May 1, 2020

Poets use their craft to cope with pandemic

Click the image above to see the poems on this page as they appeared in our print edition.

Click the image above to see the poems on this page as they appeared in our print edition.

Compiled by Natalie Hoefer

Shortly after Gov. Eric Holcomb issued stay-in-place orders for the citizens of Indiana on March 16, several Catholic poets in the central and southern portions of the state turned to their craft to help cope with, process and find meaning in the coronavirus crisis. Below are the poems on the topic submitted to The Criterion.


By Hilda Buck

In the beginning the Earth was a formless wasteland
with shrieking winds blowing
and an overall eerie darkness prevailing.

Nothing existed until the all powerful, pre-existent One
calmly and methodically
brought order out of chaos.

Who can deny that we are now in the midst of chaos,
frantically trying to stem the course of the fearful affliction
that is rapidly overwhelming us?

Could the exhortation from the all powerful One,
“Be still and know that I am God,”
inspire us to turn to him for guidance
in bringing order out of chaos?

(Hilda Buck is a former member of St. Lawrence Parish in Lawrenceburg who now resides in a retirement community in Anderson, Ind., in the Lafayette Diocese. Buck, 102, wrote the poem while missing visits from her family as her retirement community closed the facility to visitors during the coronavirus pandemic.)

Eucharist During These Times (A Message To Priests)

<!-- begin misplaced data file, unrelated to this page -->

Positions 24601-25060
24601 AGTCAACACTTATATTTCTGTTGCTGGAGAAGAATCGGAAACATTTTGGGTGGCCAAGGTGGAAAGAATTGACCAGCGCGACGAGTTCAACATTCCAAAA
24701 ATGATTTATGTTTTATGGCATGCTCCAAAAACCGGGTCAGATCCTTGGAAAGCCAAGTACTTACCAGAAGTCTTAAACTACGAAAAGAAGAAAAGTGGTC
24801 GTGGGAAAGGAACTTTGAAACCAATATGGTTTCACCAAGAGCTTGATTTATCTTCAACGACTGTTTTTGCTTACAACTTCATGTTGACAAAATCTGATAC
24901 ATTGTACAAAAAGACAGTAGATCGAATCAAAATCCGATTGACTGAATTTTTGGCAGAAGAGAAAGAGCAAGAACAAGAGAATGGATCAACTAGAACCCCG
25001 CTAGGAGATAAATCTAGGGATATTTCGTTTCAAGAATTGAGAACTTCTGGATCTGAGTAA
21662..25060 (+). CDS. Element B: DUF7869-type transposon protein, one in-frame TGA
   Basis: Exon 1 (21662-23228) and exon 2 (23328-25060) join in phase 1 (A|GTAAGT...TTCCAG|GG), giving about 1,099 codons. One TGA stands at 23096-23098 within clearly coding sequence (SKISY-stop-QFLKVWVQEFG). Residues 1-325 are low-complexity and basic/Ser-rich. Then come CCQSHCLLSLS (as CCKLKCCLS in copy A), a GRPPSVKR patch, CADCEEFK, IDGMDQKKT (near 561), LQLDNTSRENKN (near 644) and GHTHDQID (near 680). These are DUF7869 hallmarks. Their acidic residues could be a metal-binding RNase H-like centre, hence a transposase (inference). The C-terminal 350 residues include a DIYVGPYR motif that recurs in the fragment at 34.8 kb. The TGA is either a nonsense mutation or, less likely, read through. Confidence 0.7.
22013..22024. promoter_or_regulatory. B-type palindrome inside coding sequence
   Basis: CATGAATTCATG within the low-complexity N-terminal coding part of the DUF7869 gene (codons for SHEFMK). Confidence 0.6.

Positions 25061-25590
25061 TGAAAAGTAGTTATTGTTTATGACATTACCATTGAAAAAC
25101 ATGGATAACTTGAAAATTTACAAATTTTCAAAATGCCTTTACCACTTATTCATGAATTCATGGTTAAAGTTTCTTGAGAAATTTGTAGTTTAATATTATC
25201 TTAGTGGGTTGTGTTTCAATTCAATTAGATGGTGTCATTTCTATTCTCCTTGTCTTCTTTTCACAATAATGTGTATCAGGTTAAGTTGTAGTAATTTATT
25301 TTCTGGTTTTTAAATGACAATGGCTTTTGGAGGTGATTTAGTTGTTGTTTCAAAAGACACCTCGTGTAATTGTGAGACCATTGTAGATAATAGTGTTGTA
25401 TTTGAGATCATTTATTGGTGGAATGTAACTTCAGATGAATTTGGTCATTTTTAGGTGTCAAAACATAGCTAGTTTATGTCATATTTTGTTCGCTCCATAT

By Cathy Lamperski Dearing

When you celebrate the Mass
You (and we) know
You are not alone.
You unite all our souls
In your offering.
You are in the holy presence of
Father, Son, and Spirit
And the great cloud of witnesses
All watching and nodding
To your every word and action.
The Eucharistic miracle
Still happens.


And we know that one day
We will again.

(Cathy Lamperski Dearing is a member of St. Barnabas Parish in Indianapolis and a Providence Associate of the Sisters of Providence of Saint Mary-of-the-Woods in St. Mary-of-the-Woods. This poem is one of several she submitted in response to our call for readers to send in stories of how they’re staying connected with their faith during the coronavirus crisis.)


By Jená Hartman

The Coronavirus has given us TIME.

Time to: have more meaningful, genuine conversations with our family members. Enjoy recalling happy memories. Have relaxing meals together that are not fast-food or rushed. Prepare a new recipe.

Time to: call a friend who is a shut-in. Or call someone with whom you have not spoken in a while. Or send a card with a happy note and surprise someone.

Time to: really see and appreciate the vivid bright yellow of the pretty daffodils. Enjoy the soft lavender color of the gentle blooms on the rhododendron bush. Smile at the day-to-day greening of our lawns. Rejoice in the blooms on last month’s naked tree limbs which will bring forth their leaves to create summer’s shade.